Unless you’re willing to spend Robux, picking free cosmetics for your character to wear is a nightmarish episode of filtering through clothes and switching between screens. To make it even better,it wasn't even particularly appealing. There is a ‘Home’ page and a ‘Discover’ page but the difference between the two isn’t immediately clear. Both are filled with an exhaustive list of minigames to try. Media Molecule's Dreams is a very similar game to Roblox, but I found it a whole lot easier to navigate. Dreams waste no time teaching you to either play or create games and even displays a handpicked selection of great games for players to try. 

There is a sense of curation in Dreams that is missing here. In Roblox, the onus is on you to sort through this mess and pick out the few games that actually stand out from the rest creatively. Games are sorted into categories like ‘Most Engaging’ or vaguely titled genres like ‘Platformer Obby’. At first glance, your best bet is to look at ‘Top Rated’ or ‘Most Engaging’ games, but this is by no means a shortcut to the good stuff. Roblox favours quantity over quality, which means that finding fun games to play can take some work. 

It is an interesting way to tune into what’s trending with the younger generation, though. One of the most popular games I was first greeted with was an axolotl pet simulator, which was a big eureka moment for me: A-ha! So that’s where my little cousin’s sudden obsession with axolotls came from. Good to know. 

 

Let's talk about those games

Roblox’s appeal is not lost on me. It contains a multitude of mini-games that cater to different types of players. The first few games I tried seemed interesting but turned out to be no more than grindy, clicking simulators. For example, one pet simulator had me repeatedly click on mounds of gold dug up by my pets so I could buy eggs, which would then hatch into more pets, so I could get more gold. Another game was just about punching things. You just walk around a featureless map filled with anime-inspired characters like Demon Slayer’s Rengoku and punch him. Seems a bit cruel, but I’m sure there’s a niche there. 

I was on the verge of writing this game off entirely, but after giving a few other mini-games a shot, everything clicked into place. One role-playing game puts you in a Sims-like neighbourhood where you can interact with other players and build up your own home. You can even purchase a pet (there were more than 50 to choose from) and ride vehicles around town. There was a GTA Online-like appeal to wandering around town on a scooter and watching a car barrel into a waterfall on the other end. Simple multiplayer fun. Another game that impressed me was an anime fighting game where players send out fighters on their behalf, recruit new ones and battle with abilities. The gameplay loop of earning currency and spending it on new fighters was surprisingly addictive, and it even had animated cutscenes and a whole town to explore. 

It’s important to remember that these games weren’t made by Roblox Corporation. They were made by a community of creators clearly passionate about their craft, and it shows in all the little things. Whether it’s the layout of an open-world environment or fleshed out game mechanics, these up-and-coming programmers are making full use of the platform as an outlet for their creativity. Video games about making video games are nothing new, of course. Nintendo games like Super Mario Maker 2 and Game Builder Garage are fun platforms to learn the basics of game design and interact with your players. Dreams hit the same sweet spot.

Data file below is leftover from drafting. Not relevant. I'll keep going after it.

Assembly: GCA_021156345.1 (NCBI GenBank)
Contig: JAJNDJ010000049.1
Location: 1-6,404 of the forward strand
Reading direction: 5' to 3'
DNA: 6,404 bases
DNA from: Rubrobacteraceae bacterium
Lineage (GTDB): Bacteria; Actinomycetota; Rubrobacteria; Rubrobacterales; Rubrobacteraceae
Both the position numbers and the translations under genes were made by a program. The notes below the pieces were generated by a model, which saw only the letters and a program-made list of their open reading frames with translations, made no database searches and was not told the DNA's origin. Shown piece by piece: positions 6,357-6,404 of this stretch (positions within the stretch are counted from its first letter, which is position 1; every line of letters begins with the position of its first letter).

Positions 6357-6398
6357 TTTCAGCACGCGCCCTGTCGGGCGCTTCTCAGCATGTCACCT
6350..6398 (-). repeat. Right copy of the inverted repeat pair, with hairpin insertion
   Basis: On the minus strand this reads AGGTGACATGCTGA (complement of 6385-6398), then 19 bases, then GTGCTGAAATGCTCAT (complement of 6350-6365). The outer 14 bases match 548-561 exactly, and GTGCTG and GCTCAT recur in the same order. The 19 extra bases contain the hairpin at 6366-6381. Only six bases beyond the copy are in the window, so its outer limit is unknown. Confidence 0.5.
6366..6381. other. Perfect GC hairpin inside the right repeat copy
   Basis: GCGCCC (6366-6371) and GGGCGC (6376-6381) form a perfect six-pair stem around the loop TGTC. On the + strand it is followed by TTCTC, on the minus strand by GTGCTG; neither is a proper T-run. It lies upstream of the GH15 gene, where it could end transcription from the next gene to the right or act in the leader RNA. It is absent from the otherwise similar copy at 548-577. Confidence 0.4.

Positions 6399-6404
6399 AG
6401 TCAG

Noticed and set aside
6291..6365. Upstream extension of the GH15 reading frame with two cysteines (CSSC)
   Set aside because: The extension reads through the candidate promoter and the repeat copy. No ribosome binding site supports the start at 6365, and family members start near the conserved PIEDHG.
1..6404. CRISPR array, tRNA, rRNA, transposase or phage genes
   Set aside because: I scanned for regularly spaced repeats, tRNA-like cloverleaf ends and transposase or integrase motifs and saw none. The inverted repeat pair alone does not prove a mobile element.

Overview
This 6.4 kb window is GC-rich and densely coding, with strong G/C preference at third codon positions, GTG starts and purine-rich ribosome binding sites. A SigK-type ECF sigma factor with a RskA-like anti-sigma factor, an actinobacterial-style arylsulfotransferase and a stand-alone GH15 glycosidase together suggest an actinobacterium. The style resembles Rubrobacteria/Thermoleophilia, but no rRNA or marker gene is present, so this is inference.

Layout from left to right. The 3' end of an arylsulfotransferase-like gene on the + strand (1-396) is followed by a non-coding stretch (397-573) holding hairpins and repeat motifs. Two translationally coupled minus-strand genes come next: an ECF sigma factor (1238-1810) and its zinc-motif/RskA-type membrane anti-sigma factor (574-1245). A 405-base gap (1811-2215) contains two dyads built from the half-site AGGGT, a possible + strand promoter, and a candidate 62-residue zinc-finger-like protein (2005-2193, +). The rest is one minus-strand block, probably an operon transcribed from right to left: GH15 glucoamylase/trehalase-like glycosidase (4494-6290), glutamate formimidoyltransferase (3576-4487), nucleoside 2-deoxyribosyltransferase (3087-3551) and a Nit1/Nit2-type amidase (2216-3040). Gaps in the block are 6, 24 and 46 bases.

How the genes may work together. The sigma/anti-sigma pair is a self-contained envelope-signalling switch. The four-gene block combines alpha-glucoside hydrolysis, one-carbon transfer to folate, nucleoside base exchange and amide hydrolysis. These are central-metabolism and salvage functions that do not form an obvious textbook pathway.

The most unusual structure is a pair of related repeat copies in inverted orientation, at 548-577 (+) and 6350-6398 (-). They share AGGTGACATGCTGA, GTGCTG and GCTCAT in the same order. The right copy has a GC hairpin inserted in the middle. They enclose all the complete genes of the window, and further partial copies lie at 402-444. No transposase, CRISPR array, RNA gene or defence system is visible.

The only difference between Roblox and the aforementioned games is that Roblox is free-to-play, and has found an audience with a lot of free time on their hands. It’s also a lot more accessible, given that you don’t need to purchase a gaming console to play it. All you need is a phone or a tablet to access a massive library of games free of charge. Visually and mechanically, Roblox does not look or play like the fourth highest-grossing game of 2021 - especially considering that Genshin Impact hovers right above it in third place. As it turns out, Roblox doesn’t need to match the quality of Genshin Impact. It doesn’t even have to come close. 

Roblox does have a dark side. It tells new players that they can get rich quick by making popular games, seeing as game creators get a cut of the Robux spent on their games. However, trying to make a popular game is a lot like starting a TikTok account and immediately aiming for a million followers. There is a wealth of content here, and kids are going to have to work really hard to make their games stand out from the rest. Roblox has been accused of exploiting young children because of this, and in other cases drew controversy due to mature user-created content. Ethically, this game comes painted in very dark shades of grey. 

 

The takeaway

Diving into Roblox like this has been an educational experience. The chances of this game drawing in users older than the age of 16 are slim at best, considering its poor visuals and often repetitive minigames. The game is having its time in the sun right now, but that success comes across as something Roblox Corporation stumbled upon rather than earned. A game this big should not come with these many problems, nor should it rely so much on quantity rather than quality - but who am I to criticise these developers for it?

Clearly, they’re doing just fine. 

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Timothy “Timaugustin” Augustin
Tim loves movies, TV shows and videogames almost too much. Almost.